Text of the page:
He spent fourteen of the next fifteen 
years of his life in the spreading of the 

His first mission was to the Sand- 
wich Islands as they were called. We 
know them now as the Hawaiian 
Islands. He was the youngest of nine 
elders called to labour there. The 
youngest but the strongest. The mis- 
sionaries tried to preach to the white 
people on the islands and met with 
little or no success. Accordingly, most 
of them felt that the only thing to do 
was to return home. Elder Cannon, as 
always to be the case, felt the impor- 
tance of his calling to such an extent 
that he could not leave. Four elders 
remained with him and they preached, 
not to the white people upon the 
islands, but those to whom the islands- 
belonged, the native people. In three 
and a half years more than four 
thousand of them joined the Church. 

He had a great desire to learn the 

language of the people. He never let 
an opportunity pass to speak with the 
natives. He refrained from reading or 
speaking in English and trained him- 
self to even think in the beautiful lan- 
guage of the Hawaiians. In quoting 
from his writings George Q. said of 
his feelings at this time : 

" / also tried to exercise faith before 
the Lord to obtain the gift of talking and 
understanding the language. One evening, 
while sitting on the mats conversing with 
some neighbours who had dropped in, I 
felt an uncommonly great desire to under- 
stand what they had said. All at once I 
felt a peculiar sensation in my ears; I 
jumped to my feet, with my hands at the 
sides of my head, and exclaimed to 
Elders Bigler and Keeler who sat at the 
table, that I believe I had received the 
gift of interpretation. And it was so." 6 

His faith and his desire to learn had 
been rewarded. 

The history of the Sandwich Islands 
Mission reads like a romance, with the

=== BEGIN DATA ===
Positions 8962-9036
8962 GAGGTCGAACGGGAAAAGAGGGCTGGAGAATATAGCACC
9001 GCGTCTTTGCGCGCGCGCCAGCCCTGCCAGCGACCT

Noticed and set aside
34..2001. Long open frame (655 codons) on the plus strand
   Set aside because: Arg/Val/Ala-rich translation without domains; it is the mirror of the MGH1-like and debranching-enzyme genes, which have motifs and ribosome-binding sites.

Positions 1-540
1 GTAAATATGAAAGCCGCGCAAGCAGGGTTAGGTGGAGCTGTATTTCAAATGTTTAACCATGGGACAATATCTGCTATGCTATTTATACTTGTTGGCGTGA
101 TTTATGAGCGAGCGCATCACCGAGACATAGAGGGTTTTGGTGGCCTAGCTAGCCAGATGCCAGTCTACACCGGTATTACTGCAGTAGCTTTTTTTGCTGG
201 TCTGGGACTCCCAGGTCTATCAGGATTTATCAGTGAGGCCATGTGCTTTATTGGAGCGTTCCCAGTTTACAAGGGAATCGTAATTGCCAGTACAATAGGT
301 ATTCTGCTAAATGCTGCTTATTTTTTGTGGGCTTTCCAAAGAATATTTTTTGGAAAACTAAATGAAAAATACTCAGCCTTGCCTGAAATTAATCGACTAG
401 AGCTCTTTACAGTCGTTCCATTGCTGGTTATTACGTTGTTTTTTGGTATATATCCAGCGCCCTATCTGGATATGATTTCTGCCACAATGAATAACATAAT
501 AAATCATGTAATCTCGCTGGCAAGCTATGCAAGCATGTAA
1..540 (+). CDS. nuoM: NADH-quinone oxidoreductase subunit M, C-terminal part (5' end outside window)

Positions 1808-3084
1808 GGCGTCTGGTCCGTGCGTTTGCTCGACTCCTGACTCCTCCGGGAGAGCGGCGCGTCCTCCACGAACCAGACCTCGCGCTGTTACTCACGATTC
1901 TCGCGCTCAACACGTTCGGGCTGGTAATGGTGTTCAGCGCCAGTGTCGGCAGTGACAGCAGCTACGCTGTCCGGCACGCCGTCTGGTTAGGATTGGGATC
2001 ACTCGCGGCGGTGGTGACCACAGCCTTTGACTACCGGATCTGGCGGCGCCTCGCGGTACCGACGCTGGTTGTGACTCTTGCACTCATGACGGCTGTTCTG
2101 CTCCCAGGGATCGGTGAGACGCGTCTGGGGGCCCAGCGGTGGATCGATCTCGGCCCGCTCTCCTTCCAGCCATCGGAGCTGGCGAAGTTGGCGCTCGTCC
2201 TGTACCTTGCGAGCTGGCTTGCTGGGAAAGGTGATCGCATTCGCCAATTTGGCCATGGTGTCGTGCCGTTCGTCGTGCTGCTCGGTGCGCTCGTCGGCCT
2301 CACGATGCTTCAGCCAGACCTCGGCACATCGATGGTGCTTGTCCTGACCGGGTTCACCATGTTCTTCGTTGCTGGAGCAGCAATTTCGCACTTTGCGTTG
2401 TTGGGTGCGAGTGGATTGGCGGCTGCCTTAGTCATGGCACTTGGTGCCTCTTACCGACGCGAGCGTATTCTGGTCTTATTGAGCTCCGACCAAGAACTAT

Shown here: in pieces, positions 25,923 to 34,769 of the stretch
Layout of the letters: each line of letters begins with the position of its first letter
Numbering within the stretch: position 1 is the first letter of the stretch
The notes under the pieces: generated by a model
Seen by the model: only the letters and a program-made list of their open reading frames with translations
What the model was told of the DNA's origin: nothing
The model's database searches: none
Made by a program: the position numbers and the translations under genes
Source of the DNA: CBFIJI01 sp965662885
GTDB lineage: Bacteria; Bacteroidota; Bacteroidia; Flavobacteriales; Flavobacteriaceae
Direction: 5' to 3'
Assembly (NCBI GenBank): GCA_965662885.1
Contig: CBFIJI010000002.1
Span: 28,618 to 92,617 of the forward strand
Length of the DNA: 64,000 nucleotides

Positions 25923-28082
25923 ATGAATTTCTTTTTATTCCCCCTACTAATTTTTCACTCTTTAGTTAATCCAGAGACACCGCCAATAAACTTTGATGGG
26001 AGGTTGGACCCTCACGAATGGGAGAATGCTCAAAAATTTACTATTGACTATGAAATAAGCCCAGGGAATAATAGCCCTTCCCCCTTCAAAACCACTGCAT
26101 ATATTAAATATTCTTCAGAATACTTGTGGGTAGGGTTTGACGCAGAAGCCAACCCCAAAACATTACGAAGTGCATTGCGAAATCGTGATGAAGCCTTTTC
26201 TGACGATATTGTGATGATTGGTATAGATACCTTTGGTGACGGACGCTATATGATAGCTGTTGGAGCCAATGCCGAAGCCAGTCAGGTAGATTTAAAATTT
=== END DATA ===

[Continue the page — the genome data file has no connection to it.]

young missionary as its central figure. 
His eloquence charmed the natives, 
and later when they wanted to pay a 
speaker a compliment, they would 
say: "He speaks like Cannon." His 
personal traits won the hearts of hun- 
dreds. From village to village and 
from island to island he passed, kind- 
ling in the hearts of thousands of the 
simple, honest and affectionate islan- 
ders, faith in the Gospel, a remarkable 
and contagious religious zeal, and an 
unbounded and undying affection for 
himself. " Dreams, visions and revela- 
tions were given to me," he wrote, 
" and the communion of the Spirit was 
most sweet and delicious." 7 

Now that the language was like his 
own unto him he was seized with a 
great desire to translate The Book of 
Mormon into their language for the 
Hawaiian people. It was a difficult 
task. There were no white men to help 


him; but he did have the assistance of 
a few natives. He worked with them, 
reading them his translations, careful 
always that the thought was always 
clear to them that the words must con- 
vey. It was a labour of nearly two 
years but it was a labour of love. 

This task finished, George Q. sailed 
for home in July, 1854. Nearly fifty 
years were to pass before he would 
see the islands he loved again. But, in 
1900 he was invited back to attend the 
jubilee of the Sandwich Islands Mis- 
sion. He received a wonderful greet- 
ing from his people and from members 
of the government. He spoke for half 
an hour in one meeting in Hawaiian 
and after nearly fifty years was able to 
speak this lovely language with the 
freedom he had known in the past. 

In the audience that day was the Ex- 
Queen Liliuokalani. She sent for him. 
The notes from his journal on that day